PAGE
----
The Scottish Government is developing a talent attraction and migration service, which will launch in 2023. That service will attract people to come and live in Scotland, help people who are moving to Scotland to settle into their communities, and support employers in navigating the United Kingdom Government’s complex immigration system.
The Covid recovery strategy, which aims to reduce inequalities and reform public services, includes a focus on creating good, green jobs across Scotland. The talent attraction and migration service will support our wider ambitions in that space by attracting and welcoming people with the necessary skills to contribute to a net zero economy.
As the cabinet secretary knows, the American space technology company Mangata Networks has announced Prestwick as the site of its new manufacturing, engineering and operations hub. That will bring a much-welcome boost to the local economy and the national economy. How will the Scottish Government’s proposed talent attraction and migration service assist with such projects?
I am absolutely delighted with the news that has come forward from Mangata Networks about the investment at Prestwick airport. The project has been a strong, collaborative one that has involved Scottish Enterprise, South Ayrshire Council, the Ayrshire growth deal and the Scottish Government. I am thrilled by the opportunities that it opens up for Prestwick, which is in Siobhian Brown’s constituency.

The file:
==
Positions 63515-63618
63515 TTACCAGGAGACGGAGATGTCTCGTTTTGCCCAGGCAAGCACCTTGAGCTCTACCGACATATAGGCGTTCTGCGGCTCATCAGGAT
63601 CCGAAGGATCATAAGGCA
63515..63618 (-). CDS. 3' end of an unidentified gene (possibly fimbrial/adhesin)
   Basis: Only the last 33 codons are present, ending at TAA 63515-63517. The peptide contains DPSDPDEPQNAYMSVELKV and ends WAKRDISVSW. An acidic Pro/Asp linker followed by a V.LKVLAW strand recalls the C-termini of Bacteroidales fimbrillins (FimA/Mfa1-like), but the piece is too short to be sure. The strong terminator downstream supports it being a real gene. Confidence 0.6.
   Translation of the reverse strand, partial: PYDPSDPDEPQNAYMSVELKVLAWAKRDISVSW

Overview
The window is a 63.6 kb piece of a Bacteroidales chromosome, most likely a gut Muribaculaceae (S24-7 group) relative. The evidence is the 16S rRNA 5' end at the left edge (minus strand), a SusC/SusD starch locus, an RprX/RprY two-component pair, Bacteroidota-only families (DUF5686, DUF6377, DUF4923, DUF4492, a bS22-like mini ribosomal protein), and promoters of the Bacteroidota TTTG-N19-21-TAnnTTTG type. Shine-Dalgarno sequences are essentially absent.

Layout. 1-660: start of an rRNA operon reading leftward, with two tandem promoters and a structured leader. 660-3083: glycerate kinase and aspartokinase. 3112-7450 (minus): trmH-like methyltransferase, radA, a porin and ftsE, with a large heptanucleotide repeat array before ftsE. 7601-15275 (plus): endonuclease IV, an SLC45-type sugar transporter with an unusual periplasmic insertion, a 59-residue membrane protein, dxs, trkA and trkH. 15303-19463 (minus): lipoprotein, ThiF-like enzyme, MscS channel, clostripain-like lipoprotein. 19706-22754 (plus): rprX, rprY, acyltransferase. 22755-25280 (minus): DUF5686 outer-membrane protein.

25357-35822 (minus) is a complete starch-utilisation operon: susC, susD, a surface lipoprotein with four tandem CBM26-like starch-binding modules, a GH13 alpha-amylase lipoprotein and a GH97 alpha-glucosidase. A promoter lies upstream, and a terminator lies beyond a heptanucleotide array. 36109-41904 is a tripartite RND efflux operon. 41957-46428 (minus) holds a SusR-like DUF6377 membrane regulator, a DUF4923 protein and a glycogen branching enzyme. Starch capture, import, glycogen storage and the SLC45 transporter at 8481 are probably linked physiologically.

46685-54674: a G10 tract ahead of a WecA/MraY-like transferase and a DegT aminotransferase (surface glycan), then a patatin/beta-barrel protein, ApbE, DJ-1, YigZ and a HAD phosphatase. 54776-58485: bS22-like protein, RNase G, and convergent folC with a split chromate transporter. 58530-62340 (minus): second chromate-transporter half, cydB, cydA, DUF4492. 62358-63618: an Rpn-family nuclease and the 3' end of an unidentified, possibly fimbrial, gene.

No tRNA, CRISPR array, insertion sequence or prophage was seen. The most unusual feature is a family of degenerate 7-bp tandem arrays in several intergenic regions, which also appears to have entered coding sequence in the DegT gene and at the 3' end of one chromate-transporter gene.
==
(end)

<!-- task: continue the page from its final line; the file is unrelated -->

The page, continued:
The talent attraction and migration service will assist us in supporting companies that are trying to attract individuals to work in particular ventures. I imagine that Mangata Networks will seek some support from that service to ensure that the particular skills that we need to contribute to the Scottish economy are attracted. The service will help us to overcome some of the significant obstacles as a consequence of the loss of the free movement of individuals, which followed the Brexit decisions.
Cost of Living (Public Services)
To ask the Scottish Government what assessment it has made of how any additional cost of living pressures will impact on the rebuilding of public services, as set out in its Covid recovery strategy, in particular public services in Edinburgh. (S6O-01679)